Understanding Carpet Cleaning Methods

There are multiple methods to clean a carpet. In the professional arena there are two main types, hot water extraction and VLM (very low moisture). Each has its own role in professional carpet cleaning.

Let’s start with VLM, or commonly called dry cleaning. Dry cleaning was originally designed to be used as a commercial carpet maintenance tool to be used in between hot water extractions. It has made its way in to the residential cleaning as a quick and inexpensive way to improve the carpets appearance. One way to dry clean a carpet is by what is called the Host method. This process involves a cleaner spreading a powder on your carpet that is mainly composed of ground up corn. After that is spread evenly a brush machine will grind the particles against the carpet fibers to remove soil. Once the soil is separated from the fiber with the brush machine the vacuuming process would take place. The technician would then vacuum out the corn particles out with a standard, upright vacuum and hopefully bringing the soil out with it. I Have been to homes that were previously cleaned with the Host method and filled my vacuum with Host corn granules during my pre-vacuum phase of carpet cleaning.
Another way to dry clean is by using the VLM method or very little moisture. A thorough vacuuming should be done prior to wetting the carpet. A technician would apply a small amount of a cleaning agent labeled as an encapsulant. This solution is then agitated into the fibers with a floor scrubber. Floor scrubbers come in the form of 175 rpm floor machines, oscillating machines, and counter rotating brush machines. Each are different in their forms of agitation, but all have the same job in mind- suspend soil. When you are agitating the fibers coated in the encapsulant you are breaking the soil off the fiber and suspending that soil in the encapsulation solution. The extraction of these soils happens in two ways. One is by the absorbent pad under some floor machines soaking up the moisture and soil. The second happens the next day or a few hours later after the carpet is dry and the encapsulation solution as crystalized on the fibers. A household vacuum is run over the cleaning area. The vacuum breaks apart the dried encapsulant off the fibers and sucks up the crystalized soils.

Hot water extraction, commonly referred to as steam cleaning, is the next cleaning process of discussion. Hot water extraction uses a vacuum and water pump system to rinse and extract soils from your carpet. A technician would first vacuum the carpet with a standard upright vacuum cleaner to remove most of the dry soils. Then a detergent should then be applied to loosen the soils off the fibers. Applying the detergent is usually performed with a pump-up sprayer or an inline injection type sprayer to the detergents dilution guidelines. There are many various detergents on the market that are designed to treat a general traffic and spots. There are even more that treat specialty soiling conditions. Deciding which to use takes research and experience in the cleaning industry.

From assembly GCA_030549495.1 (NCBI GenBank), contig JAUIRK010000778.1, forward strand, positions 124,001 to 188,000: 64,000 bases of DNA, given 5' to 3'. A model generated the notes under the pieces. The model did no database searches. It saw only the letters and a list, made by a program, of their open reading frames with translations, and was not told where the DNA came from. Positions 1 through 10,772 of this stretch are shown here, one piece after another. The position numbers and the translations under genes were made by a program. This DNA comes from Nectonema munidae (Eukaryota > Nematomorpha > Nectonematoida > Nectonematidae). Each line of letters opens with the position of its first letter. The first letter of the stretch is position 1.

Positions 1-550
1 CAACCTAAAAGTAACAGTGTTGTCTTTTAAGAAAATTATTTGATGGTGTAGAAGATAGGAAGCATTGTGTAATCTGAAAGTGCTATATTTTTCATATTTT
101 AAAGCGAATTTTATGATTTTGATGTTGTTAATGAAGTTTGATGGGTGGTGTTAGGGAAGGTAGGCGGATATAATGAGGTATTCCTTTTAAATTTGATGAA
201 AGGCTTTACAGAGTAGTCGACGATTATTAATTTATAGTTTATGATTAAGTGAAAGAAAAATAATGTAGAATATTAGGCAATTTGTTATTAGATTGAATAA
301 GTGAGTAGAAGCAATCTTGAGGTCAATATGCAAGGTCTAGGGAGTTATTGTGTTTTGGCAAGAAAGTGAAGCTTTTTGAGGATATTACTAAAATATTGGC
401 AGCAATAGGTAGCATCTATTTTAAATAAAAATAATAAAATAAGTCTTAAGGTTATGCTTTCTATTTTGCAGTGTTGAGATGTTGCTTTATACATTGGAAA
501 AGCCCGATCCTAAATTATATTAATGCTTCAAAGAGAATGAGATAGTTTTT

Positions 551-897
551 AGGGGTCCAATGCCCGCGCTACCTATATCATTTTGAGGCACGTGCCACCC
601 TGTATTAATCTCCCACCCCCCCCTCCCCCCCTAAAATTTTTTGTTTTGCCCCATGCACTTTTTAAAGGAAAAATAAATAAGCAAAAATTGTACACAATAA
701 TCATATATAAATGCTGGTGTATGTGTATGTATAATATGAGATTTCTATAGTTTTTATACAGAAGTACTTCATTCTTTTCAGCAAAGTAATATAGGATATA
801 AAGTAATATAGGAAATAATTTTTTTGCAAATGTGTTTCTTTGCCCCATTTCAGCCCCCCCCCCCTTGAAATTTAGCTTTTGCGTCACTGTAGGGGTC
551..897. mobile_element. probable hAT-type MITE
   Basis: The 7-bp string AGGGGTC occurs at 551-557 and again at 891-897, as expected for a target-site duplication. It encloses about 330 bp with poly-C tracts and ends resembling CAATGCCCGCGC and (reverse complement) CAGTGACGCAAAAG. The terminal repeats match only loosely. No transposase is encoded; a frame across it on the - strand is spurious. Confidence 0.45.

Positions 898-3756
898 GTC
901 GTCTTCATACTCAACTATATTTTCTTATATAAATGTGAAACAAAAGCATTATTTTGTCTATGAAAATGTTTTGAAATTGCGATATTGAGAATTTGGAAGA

Once the detergent is put down one can agitate the fibers with various pieces of equipment like the scrubbing equipment used for dry cleaning. One of the most common scrubbing tools is a 175rpm floor buffer with a pad or brush depending upon the carpet type and soil level. An oscillating scrubber works in about the same way as a 175 buffer but easier to control and can use the same pads or brushes. A counter rotating brush machine has rotating nylon brushes that agitate the carpet. There are other forms of agitation but they all work toward the same principal of suspending soils in to the detergent.

Once the detergent it agitated to put the soil in to solution it is now time to hot water extract the fibers to rinse away detergent and soiling residues. Steam cleaning units are machines using a vacuum to lift the moisture off your carpet and a pump to rinse. These vacuums and water pumps can be powered in two main ways. The first is referred to as a potable hot water extraction unit. These are electric powered and are usually brought inside to the area being extracted. The second way is a fossil fuel powered cleaning unit which is mounted outside in a van or trailer. The cleaning units run on fossil fuels as generally called truck mounts units. These truck mounts turn their vacuum and water pumps with either a small engine or are PTO shaft driven using the vans motor. Heated water speeds up water molecules and cleans better than cold water. Heat is made through electric, propane, diesel, coolant, and exhaust powered heat exchangers. These cleaning units will have a high-pressure water hose and vacuum hose the connect the unit to what is called a carpet wand. The carpet wand has a vacuum chamber and water jets attached to the head of the tool. The technician will push the wand across the surface of the fibers to rinse and extract. Knowing the proper amount of rinsing and extracting takes experience from the technician. Carpets, if properly extracted, will dry in around 4-6 hours.

Hopefully you have come out with a better understanding of the two most popular carpet cleaning methods, hot water extraction and Very Low Moisture.